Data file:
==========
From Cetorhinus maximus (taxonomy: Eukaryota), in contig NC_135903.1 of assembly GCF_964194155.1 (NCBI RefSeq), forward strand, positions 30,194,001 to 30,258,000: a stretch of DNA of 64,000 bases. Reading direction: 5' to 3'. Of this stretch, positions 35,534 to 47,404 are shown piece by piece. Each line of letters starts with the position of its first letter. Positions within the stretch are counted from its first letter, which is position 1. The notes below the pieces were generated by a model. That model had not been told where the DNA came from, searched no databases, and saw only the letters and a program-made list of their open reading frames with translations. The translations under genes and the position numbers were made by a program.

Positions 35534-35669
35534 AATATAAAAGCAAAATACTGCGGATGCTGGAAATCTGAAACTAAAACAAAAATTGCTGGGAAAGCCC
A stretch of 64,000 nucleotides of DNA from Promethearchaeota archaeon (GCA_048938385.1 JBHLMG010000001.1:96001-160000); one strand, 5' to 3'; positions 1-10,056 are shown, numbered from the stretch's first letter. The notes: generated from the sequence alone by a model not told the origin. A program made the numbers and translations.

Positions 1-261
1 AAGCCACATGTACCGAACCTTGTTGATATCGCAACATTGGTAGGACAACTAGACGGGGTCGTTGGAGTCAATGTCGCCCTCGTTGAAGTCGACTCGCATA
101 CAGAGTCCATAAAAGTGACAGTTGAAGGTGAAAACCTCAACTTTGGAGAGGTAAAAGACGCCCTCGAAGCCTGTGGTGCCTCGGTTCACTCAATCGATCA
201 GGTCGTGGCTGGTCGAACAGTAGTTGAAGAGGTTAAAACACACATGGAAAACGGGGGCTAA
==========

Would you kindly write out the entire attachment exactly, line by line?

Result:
From Cetorhinus maximus (taxonomy: Eukaryota), in contig NC_135903.1 of assembly GCF_964194155.1 (NCBI RefSeq), forward strand, positions 30,194,001 to 30,258,000: a stretch of DNA of 64,000 bases. Reading direction: 5' to 3'. Of this stretch, positions 35,534 to 47,404 are shown piece by piece. Each line of letters starts with the position of its first letter. Positions within the stretch are counted from its first letter, which is position 1. The notes below the pieces were generated by a model. That model had not been told where the DNA came from, searched no databases, and saw only the letters and a program-made list of their open reading frames with translations. The translations under genes and the position numbers were made by a program.

Positions 35534-35669
35534 AATATAAAAGCAAAATACTGCGGATGCTGGAAATCTGAAACTAAAACAAAAATTGCTGGGAAAGCCC
A stretch of 64,000 nucleotides of DNA from Promethearchaeota archaeon (GCA_048938385.1 JBHLMG010000001.1:96001-160000); one strand, 5' to 3'; positions 1-10,056 are shown, numbered from the stretch's first letter. The notes: generated from the sequence alone by a model not told the origin. A program made the numbers and translations.

Positions 1-261
1 AAGCCACATGTACCGAACCTTGTTGATATCGCAACATTGGTAGGACAACTAGACGGGGTCGTTGGAGTCAATGTCGCCCTCGTTGAAGTCGACTCGCATA
101 CAGAGTCCATAAAAGTGACAGTTGAAGGTGAAAACCTCAACTTTGGAGAGGTAAAAGACGCCCTCGAAGCCTGTGGTGCCTCGGTTCACTCAATCGATCA
201 GGTCGTGGCTGGTCGAACAGTAGTTGAAGAGGTTAAAACACACATGGAAAACGGGGGCTAA